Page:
Typos happen. Everyone makes them, but if you’re not careful, you can end up on blogs, as the topic of office chitchat, or even in the news. (See here for how Adweek spelled “Zynga” as “Zenga” on the front page of its re-launch issue, causing a small backlash.) It’s human to overlook something that you’ve been staring at for hours, but with a preponderance of pundits out to scrutinize, you must do your due diligence.
1. Sound it out – After working on a draft for awhile, it all meshes together and you aren’t really seeing it anymore. Reading out loud allows you to catch anything that sounds amiss and make corrections.
2. Four eyes are better than two – Regardless of how many times you’ve checked your work, there’s no substitute for a fresh pair of eyes. Typos and grammatical errors will pop out, and a fresh read can also help you curb verbosity and improve the flow of your document. If there’s time and the resources, have two other people look it over.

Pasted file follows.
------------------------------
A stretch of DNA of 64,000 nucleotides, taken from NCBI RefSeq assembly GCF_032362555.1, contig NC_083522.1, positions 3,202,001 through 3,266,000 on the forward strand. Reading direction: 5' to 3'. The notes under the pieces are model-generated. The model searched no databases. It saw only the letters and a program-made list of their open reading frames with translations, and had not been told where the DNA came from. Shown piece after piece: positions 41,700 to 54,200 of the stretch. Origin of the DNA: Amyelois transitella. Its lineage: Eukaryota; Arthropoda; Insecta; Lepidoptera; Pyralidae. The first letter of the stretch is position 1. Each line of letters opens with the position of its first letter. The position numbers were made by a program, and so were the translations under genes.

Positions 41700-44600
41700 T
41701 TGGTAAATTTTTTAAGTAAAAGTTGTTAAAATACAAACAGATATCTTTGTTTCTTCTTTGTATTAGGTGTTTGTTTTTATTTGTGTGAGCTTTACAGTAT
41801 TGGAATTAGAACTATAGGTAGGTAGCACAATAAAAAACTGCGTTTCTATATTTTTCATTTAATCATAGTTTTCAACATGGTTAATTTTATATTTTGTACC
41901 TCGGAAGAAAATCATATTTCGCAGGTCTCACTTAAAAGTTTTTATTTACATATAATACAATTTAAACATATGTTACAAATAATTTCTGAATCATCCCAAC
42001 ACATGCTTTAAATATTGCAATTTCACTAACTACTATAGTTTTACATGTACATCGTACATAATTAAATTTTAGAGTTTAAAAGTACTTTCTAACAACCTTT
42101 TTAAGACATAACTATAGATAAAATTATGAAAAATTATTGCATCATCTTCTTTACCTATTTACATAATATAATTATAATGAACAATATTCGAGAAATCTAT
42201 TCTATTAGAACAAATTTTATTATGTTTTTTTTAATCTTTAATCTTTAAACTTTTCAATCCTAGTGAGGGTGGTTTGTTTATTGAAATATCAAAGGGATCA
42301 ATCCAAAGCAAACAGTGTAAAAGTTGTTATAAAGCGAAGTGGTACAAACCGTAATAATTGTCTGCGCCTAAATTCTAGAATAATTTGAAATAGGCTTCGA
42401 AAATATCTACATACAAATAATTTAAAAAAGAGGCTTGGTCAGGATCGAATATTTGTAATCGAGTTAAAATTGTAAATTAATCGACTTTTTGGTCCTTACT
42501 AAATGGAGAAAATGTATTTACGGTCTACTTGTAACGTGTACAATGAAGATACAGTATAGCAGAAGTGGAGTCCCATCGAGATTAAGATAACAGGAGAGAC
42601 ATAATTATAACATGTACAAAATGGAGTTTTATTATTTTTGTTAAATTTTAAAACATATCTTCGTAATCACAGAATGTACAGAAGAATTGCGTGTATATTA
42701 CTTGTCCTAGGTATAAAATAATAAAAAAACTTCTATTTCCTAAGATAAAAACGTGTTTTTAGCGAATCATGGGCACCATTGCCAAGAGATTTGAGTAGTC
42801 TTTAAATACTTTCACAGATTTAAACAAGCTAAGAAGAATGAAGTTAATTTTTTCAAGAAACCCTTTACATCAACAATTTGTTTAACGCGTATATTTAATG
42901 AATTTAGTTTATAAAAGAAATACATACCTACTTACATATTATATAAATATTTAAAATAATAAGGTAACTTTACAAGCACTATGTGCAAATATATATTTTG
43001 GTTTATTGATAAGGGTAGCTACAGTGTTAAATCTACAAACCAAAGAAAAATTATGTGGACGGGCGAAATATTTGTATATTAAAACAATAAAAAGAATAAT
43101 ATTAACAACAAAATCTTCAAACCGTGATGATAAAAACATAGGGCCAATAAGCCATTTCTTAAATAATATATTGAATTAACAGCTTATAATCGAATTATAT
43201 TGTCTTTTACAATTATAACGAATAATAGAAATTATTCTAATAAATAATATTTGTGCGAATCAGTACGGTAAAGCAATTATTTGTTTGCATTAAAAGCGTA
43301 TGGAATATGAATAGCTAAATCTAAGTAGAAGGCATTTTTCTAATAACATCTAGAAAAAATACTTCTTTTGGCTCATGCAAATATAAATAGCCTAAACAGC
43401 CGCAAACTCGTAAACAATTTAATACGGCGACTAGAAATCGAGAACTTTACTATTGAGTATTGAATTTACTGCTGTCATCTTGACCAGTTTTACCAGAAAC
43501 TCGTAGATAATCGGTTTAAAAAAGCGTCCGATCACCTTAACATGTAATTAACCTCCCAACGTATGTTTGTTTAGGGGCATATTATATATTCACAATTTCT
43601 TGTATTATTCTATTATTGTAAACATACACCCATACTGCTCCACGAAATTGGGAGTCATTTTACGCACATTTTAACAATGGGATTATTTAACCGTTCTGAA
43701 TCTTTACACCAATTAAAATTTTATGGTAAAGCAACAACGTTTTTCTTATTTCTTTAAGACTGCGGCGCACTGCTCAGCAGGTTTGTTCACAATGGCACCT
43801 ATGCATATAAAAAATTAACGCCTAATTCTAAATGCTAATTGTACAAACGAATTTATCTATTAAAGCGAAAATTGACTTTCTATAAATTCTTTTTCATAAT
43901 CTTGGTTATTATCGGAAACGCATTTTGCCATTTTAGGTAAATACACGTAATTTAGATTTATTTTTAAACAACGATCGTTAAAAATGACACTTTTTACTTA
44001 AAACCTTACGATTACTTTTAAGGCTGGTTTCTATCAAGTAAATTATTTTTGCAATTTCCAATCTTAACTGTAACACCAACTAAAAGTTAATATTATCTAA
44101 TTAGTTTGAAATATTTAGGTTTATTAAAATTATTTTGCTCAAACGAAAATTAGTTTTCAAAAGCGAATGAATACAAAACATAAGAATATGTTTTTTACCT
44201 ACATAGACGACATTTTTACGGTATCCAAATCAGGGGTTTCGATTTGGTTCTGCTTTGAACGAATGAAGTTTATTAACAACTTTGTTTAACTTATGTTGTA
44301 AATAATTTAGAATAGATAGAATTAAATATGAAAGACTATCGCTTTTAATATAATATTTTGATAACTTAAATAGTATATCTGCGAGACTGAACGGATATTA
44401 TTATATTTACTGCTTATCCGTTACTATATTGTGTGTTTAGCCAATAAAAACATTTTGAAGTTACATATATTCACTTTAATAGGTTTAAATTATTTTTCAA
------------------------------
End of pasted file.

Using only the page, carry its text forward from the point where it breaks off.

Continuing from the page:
3. Be careful of the basics – It may be elementary, but review the common mistake-makers –infamous words such as “their,” “they’re,” “there” and “its” versus “it’s.” Spell-check will not catch these, so double-check and give yourself some memory clues to help banish problem words
4. Not sure of the “rule”? – Look it up! There are online sources that teach various accepted writing styles such as AP or MLA. How good is your current knowledge? Is it ok to start a sentence with “so”? (Answer below)
Sloppy word usage and punctuation give the impression that you’re either uneducated or that you don’t care. Though some would say any publicity is good publicity, you don’t want to end up here! The Best Spelling Mistakes on Education Related Signs.
So, (perfectly acceptable) help rid the world of lousy writing by improving yours a little every day.« TGIF: Is PR Really That Stressful? | Tuesday Tips: What We Learned from the Royal Wedding »